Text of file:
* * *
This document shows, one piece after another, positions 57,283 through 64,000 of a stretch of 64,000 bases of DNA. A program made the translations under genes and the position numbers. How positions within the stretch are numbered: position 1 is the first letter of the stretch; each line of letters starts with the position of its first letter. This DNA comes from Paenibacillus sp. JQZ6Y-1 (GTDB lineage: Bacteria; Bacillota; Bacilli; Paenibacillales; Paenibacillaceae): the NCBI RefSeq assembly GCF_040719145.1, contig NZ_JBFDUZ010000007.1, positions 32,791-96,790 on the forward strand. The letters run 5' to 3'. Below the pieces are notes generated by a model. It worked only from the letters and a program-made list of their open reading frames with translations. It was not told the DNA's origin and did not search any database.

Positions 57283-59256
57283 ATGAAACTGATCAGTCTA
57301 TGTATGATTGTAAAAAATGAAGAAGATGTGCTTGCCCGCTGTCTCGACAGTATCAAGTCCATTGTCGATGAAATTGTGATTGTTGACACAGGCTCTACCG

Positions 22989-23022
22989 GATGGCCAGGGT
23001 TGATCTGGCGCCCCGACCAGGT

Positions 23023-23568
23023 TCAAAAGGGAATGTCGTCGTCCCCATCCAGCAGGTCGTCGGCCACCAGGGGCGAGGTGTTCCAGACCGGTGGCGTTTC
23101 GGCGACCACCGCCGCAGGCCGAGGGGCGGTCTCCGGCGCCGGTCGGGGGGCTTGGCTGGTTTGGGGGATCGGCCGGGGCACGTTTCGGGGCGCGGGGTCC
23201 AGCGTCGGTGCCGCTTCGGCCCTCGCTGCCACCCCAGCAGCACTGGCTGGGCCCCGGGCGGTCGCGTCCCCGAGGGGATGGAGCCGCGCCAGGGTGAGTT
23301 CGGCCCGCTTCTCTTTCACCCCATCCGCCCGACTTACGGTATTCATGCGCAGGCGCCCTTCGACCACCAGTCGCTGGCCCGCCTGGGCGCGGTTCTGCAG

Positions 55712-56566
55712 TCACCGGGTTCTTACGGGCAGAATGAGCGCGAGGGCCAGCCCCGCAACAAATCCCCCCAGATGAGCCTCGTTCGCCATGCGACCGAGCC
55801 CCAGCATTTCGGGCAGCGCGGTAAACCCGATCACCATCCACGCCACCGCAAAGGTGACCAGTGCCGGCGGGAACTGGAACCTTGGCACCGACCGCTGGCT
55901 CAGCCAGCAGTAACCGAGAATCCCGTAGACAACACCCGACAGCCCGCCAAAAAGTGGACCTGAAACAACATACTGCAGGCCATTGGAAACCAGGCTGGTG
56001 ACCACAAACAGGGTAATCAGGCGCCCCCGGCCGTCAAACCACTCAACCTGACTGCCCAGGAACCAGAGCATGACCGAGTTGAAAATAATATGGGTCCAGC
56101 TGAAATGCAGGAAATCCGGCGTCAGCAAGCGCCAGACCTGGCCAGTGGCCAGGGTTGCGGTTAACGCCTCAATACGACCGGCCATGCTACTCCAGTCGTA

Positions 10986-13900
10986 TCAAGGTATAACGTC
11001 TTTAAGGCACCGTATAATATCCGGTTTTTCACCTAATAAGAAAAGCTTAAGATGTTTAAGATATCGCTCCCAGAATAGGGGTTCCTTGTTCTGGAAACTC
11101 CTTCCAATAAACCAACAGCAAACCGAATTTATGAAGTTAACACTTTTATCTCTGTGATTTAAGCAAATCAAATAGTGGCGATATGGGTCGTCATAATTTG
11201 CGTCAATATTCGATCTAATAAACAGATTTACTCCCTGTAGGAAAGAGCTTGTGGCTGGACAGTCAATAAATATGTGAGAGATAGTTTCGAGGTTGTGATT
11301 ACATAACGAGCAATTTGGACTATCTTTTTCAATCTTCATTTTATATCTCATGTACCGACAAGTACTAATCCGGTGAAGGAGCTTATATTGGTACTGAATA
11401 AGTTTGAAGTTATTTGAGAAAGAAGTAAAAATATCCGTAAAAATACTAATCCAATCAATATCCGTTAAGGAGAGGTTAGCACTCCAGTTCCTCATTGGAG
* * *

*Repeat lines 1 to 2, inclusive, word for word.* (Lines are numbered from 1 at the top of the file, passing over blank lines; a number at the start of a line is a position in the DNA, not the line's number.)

This document shows, one piece after another, positions 57,283 through 64,000 of a stretch of 64,000 bases of DNA. A program made the translations under genes and the position numbers. How positions within the stretch are numbered: position 1 is the first letter of the stretch; each line of letters starts with the position of its first letter. This DNA comes from Paenibacillus sp. JQZ6Y-1 (GTDB lineage: Bacteria; Bacillota; Bacilli; Paenibacillales; Paenibacillaceae): the NCBI RefSeq assembly GCF_040719145.1, contig NZ_JBFDUZ010000007.1, positions 32,791-96,790 on the forward strand. The letters run 5' to 3'. Below the pieces are notes generated by a model. It worked only from the letters and a program-made list of their open reading frames with translations. It was not told the DNA's origin and did not search any database.

Positions 57283-59256